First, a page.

While the Truckers were still gaining accolades for Southern Rock Opera, 2003’s Decoration Day introduced the songwriting chops of the band’s newest member, Jason Isbell. It was hard not to act like the band had suddenly achieved its perfect configuration. Isbell’s maiden Trucker songs, “Decoration Day” and “Outfit”, were both textbook examples of the “old soul in a young body” archetype. “Decoration Day”, a chronicle of the brutality and bitterness of a generations-spanning family feud, and “Outfit”, with its Polonius-meets-the-trailer park fatherly advice, seemed especially profound for a 24-year-old songwriter. Over the course of his Truckers tenure, Isbell wouldn’t reach those heights again, but he didn’t fall short by much. “Danko/Manuel”, “The Day John Henry Died”, and “Goddamn Lonely Love” (all from 2004’s The Dirty South) will be Isbell concert staples for years to come. Fanwise, he introduced a new element into the “who’s the best Truckers songwriter” argument that had formerly contained clear lines between Hood’s rock-‘n’-roll-as-salvation narratives and Cooley’s Keith-Richards-meets-the-corner-bar persona. Praise for Isbell often made it sound like the Truckers had never even existed — or at least were pale shadows of their new selves — before Isbell joined the fold.

As anyone even remotely familiar with the band knows, Isbell left the Truckers in 2007 to pursue a solo career. Some were surprised. Some considered it inevitable. His departure set off no small amount of debate about the band’s future, as if Hood and Cooley would suddenly have to start learning how to write songs, like they were Jagger and Richards forcing themselves past covering blues staples. Even today, you can get a pretty decent flame war started on some message boards merely by mentioning Isbell’s name.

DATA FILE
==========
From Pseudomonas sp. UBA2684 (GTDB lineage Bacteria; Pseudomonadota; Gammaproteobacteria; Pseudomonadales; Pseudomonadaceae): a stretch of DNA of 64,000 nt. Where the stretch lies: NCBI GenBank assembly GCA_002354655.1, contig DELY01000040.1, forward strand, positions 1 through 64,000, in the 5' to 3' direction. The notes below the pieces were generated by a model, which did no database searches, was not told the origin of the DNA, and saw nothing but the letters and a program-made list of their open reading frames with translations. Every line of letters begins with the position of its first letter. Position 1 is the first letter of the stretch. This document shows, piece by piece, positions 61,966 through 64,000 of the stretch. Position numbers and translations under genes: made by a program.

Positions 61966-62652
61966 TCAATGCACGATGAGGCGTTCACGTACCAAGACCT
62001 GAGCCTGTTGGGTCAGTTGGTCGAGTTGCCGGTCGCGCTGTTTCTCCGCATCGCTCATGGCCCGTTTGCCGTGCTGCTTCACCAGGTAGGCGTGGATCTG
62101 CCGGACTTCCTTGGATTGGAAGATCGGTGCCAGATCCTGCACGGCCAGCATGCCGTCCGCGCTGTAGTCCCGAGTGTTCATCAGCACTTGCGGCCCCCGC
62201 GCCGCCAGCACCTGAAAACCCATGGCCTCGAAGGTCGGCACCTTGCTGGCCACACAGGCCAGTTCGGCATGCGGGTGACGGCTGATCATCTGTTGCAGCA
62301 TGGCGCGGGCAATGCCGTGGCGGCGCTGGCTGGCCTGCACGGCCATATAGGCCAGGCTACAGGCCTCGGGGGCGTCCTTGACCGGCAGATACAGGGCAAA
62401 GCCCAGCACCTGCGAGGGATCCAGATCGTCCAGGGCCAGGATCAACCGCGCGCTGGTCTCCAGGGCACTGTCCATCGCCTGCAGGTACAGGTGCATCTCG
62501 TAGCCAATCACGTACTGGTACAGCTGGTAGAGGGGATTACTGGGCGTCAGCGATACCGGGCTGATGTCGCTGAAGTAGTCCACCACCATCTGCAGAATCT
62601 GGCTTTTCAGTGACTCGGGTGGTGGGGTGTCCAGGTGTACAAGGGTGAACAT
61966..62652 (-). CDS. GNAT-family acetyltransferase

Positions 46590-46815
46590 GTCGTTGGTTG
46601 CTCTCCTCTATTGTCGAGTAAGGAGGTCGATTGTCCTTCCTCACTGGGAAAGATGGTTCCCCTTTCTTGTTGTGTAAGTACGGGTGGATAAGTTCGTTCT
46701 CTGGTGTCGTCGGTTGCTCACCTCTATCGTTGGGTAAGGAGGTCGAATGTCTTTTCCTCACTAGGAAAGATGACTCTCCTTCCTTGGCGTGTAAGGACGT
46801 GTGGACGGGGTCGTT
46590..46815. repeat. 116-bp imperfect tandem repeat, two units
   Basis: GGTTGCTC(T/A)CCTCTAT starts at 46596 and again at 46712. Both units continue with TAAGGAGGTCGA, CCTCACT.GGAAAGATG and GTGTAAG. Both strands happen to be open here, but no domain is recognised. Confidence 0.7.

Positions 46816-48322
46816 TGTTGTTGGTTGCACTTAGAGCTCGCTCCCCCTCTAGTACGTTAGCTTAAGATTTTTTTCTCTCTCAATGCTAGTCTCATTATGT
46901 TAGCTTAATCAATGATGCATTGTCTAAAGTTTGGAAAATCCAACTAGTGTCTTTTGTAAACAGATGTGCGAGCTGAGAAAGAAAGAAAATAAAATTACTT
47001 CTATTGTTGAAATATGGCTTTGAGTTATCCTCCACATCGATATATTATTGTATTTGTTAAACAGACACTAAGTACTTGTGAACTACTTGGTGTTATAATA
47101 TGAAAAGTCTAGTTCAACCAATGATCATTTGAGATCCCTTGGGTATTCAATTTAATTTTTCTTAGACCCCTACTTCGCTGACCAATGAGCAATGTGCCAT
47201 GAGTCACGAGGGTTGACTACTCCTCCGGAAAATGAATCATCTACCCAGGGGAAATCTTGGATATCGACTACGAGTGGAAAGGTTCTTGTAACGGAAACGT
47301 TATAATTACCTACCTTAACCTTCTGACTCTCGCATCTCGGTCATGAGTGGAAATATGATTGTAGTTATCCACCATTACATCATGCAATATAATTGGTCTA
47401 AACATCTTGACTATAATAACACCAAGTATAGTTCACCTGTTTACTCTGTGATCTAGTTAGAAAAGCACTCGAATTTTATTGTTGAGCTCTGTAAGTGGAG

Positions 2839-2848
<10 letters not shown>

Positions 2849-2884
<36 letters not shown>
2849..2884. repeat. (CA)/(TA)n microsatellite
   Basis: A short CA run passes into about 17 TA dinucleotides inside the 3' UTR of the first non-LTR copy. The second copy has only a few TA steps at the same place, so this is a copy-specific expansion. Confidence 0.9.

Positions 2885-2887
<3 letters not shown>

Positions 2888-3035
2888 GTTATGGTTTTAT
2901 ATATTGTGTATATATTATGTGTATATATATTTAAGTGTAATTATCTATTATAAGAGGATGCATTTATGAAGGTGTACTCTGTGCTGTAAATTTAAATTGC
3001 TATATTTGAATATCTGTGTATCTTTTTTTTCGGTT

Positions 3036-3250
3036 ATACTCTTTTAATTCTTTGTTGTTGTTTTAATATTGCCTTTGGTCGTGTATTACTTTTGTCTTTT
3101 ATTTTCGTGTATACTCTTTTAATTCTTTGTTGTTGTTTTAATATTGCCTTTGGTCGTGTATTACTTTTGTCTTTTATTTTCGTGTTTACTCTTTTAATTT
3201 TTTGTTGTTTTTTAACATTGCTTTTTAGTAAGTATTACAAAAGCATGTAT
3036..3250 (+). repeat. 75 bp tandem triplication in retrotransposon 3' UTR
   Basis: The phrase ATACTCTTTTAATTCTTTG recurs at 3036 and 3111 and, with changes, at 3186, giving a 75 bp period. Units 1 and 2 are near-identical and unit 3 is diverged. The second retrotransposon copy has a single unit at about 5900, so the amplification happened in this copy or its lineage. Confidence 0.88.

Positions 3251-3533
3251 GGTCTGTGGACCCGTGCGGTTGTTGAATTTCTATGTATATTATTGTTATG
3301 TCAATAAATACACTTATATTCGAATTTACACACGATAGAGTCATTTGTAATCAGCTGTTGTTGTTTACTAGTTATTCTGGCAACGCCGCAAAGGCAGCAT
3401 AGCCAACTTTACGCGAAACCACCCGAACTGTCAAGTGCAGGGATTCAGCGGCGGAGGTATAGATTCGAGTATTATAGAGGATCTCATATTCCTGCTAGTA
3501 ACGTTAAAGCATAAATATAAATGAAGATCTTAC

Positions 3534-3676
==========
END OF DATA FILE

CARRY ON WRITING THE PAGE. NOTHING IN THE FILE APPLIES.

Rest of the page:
As for the Truckers? Well, they certainly existed before Isbell, and they exist afterwards. For their first post-Isbell album, Brighter Than Creation’s Dark (2008), they looked over to the spot where Isbell once stood and saw in his place not only multi-instrumentalist John Neff, but also legendary songwriter/keyboardist Spooner Oldham (fresh from the band’s triumphant work on Bettye LaVette’s The Scene of the Crime). Smartly, they adapted their sound to the presence of organ and pedal steel and created the least guitar-intensive album of their entire catalog. Brighter Than Creation’s Dark sprawls in typical Trucker fashion (19 songs clocking in around 75 minutes), but Cooley songs like “Ghost to Most”, “Three Dimes Down”, and “Self Destructive Zones” show a previously unsuspected talent for midtempo kinda-rockers, while Hood rediscovers some of his righteous anger with scorchers like “The Righteous Path” and “The Man I Shot”.